Call it the Purell panic.
People are hoarding gel-based hand sanitizers to ward off coronavirus, so some enterprising home chemists are making their own germ killers with some not-so-magic ingredients and simple how-to guides.
A self-proclaimed Forbes “lifehack contributor,” TJ McCue, read the ingredients on his own empty bottle of hand sanitizer and made a gel refill himself, using simple ingredients like aloe vera gel and isopropyl alcohol (rubbing alcohol).
“The ratio is roughly two-thirds cup of rubbing alcohol and one-third cup aloe vera gel, but many of the gels are already made with 60 percent alcohol solutions in them, so I’d start with less than two-thirds of a cup of alcohol in my mix,” writes McCue.
During normal times, he’d try some sweet-smelling and gentle homemade remedies with essential oils from sites such as Mom.com, but the Centers for Disease Control and Prevention (CDC) recommends meeting or exceeding 60 percent alcohol in hand-sanitizing solutions.
However, the CDC says the ultimate cleaner is soap and water. The public health institute recommends “washing hands with soap and water whenever possible because handwashing reduces the amounts of all types of germs and chemicals on hands.”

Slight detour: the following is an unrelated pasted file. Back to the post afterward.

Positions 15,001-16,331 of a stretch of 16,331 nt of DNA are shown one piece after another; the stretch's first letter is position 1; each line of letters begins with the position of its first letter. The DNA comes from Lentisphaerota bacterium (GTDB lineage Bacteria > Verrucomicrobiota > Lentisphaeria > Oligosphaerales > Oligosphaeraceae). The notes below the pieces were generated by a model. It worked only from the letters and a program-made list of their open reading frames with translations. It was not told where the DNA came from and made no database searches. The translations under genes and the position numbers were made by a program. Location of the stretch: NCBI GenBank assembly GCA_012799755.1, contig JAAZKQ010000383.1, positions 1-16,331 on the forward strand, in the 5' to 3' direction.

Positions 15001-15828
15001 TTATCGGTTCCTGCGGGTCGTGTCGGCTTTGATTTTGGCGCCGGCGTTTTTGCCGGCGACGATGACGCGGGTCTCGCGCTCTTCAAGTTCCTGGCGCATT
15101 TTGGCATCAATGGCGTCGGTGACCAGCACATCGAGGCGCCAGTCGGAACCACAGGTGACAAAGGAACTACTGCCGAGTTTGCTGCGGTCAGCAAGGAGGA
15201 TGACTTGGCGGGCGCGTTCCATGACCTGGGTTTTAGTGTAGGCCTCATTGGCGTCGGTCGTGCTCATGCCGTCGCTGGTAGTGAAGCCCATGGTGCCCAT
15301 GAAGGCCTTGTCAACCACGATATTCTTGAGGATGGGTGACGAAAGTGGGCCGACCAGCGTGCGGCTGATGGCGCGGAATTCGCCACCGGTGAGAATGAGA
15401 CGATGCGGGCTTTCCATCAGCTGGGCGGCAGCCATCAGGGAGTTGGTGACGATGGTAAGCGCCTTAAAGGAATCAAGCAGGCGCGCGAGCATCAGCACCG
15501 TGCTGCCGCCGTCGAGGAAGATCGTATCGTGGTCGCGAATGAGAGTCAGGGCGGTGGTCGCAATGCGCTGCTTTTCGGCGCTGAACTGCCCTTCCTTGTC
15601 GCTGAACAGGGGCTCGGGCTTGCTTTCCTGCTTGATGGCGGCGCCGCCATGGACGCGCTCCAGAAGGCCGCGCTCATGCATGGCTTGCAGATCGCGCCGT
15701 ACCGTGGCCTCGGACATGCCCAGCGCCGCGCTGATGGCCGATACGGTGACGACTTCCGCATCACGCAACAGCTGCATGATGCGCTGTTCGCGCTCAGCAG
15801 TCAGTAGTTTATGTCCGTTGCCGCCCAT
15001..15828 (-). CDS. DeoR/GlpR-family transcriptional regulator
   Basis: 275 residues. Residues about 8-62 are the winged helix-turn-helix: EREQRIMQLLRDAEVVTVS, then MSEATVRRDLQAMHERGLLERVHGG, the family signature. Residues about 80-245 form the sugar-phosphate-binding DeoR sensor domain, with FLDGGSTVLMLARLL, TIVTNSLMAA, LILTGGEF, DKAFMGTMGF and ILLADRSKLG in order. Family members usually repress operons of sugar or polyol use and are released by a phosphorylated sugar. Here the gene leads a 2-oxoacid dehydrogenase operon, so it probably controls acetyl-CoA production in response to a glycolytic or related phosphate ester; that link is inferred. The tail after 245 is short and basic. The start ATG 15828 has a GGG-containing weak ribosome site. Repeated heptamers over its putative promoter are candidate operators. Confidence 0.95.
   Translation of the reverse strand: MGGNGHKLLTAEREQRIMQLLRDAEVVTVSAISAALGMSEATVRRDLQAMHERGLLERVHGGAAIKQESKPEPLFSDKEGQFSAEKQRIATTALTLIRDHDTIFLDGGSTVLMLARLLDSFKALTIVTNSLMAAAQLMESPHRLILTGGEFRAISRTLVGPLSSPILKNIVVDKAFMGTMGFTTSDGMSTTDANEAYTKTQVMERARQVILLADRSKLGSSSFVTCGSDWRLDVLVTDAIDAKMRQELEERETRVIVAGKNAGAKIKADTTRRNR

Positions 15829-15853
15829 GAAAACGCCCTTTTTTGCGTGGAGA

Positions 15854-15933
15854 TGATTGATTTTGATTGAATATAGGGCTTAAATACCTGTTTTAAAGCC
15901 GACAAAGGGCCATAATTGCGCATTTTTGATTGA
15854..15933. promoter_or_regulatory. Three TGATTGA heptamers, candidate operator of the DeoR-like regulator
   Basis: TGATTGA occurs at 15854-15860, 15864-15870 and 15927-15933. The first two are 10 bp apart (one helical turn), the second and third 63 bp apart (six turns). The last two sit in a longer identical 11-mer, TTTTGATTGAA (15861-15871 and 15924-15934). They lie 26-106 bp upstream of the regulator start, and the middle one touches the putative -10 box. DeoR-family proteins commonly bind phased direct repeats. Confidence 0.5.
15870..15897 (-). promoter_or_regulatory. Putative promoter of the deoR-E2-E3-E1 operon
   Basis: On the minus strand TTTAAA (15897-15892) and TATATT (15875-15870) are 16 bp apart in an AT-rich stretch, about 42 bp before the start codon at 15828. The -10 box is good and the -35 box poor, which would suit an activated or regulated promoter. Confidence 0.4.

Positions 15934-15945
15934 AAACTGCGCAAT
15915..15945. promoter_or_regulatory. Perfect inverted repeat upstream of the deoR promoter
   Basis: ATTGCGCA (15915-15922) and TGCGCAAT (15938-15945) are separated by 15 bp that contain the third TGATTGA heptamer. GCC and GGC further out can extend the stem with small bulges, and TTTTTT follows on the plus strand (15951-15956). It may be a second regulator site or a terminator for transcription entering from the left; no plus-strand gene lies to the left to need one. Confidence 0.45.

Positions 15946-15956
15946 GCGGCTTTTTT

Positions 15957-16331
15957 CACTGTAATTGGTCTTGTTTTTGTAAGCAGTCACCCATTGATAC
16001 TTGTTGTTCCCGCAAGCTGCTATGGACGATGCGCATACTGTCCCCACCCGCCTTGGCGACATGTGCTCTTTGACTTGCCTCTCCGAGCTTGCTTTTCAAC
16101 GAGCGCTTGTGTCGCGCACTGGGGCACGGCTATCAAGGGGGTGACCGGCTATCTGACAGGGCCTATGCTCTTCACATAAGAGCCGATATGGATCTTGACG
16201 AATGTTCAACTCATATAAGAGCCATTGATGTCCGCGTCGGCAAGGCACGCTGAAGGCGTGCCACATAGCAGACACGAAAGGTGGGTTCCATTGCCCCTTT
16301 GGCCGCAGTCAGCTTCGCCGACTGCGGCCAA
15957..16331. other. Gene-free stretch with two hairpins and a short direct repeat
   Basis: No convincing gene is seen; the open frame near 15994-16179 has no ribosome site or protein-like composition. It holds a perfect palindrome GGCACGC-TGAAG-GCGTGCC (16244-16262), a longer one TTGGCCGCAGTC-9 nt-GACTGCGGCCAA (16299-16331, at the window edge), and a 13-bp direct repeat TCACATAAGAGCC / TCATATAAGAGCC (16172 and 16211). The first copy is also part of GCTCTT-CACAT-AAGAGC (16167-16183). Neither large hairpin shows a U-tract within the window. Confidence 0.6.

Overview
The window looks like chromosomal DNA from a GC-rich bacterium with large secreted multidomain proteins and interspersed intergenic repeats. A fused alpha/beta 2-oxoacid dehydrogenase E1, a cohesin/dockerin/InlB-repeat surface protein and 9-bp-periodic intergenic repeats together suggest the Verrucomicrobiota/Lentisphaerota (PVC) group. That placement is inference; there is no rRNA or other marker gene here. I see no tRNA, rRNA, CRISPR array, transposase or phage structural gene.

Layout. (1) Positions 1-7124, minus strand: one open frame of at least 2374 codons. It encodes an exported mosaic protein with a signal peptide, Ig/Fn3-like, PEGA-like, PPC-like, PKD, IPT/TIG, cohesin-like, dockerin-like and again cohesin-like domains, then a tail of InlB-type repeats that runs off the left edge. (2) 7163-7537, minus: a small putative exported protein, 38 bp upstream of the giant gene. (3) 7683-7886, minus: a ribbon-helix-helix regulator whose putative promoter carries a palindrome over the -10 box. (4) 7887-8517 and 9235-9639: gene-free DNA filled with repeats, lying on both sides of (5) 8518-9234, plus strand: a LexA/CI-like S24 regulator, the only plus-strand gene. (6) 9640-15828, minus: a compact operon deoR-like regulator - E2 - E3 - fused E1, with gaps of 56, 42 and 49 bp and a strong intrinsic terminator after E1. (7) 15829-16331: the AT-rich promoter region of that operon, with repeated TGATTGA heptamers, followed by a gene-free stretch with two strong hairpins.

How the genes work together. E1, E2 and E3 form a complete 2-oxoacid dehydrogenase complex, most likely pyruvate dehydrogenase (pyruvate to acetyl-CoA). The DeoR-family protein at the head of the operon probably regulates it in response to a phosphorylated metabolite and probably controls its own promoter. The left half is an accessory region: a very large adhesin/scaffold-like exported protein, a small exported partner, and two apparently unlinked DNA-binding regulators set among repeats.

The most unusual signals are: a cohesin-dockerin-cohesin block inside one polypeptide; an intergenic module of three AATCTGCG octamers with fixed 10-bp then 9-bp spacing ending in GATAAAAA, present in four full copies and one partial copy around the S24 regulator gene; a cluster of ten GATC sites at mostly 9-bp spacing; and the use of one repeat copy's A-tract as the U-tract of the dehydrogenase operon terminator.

Popular sanitizer brands have all but sold out on websites like Amazon, and a Rite Aid store in Brooklyn was completely cleared of hand sanitizers this week.
“Ultimately, I don’t think the panic of sanitizers is warranted,” Dr. David Dowdy, an associate professor of infectious disease and epidemiology at Johns Hopkins University’s Bloomberg School of Public Health, tells The Post, adding that he uses hand sanitizers when seeing patients.
“This is less because the sanitizers are unlikely to be effective against the coronavirus — they probably are effective, though they haven’t been proven and don’t offer long-lasting protection — more because the current risk of infection by the coronavirus in the USA is exceedingly small.”
The global market for hand sanitizers, which pulled in $2.4 billion dollars in 2017, is predicted to reach $5.5 billion by 2024, according to Marketwatch.
At Brooklyn’s Café Regular in Park Slope, the debate raged. “Hand sanitizers may help, but I’m not sure,” says Dr. Arthur Kaplowitz. “I would have to see the studies. Touching your eyes and nose is certainly self-inoculation.” Still, whether or not he’s certain about them working, he says he does carry a small bottle of CVS-branded sanitizer in his pocket.
Marty Goldensohn, a producer and former news director at WNYC, listens to the advice of his daughter, also a doctor. “She advises singing ‘Happy Birthday’ twice while washing with soapy water,” he says. “That’s about 30 seconds if you don’t sing too fast.”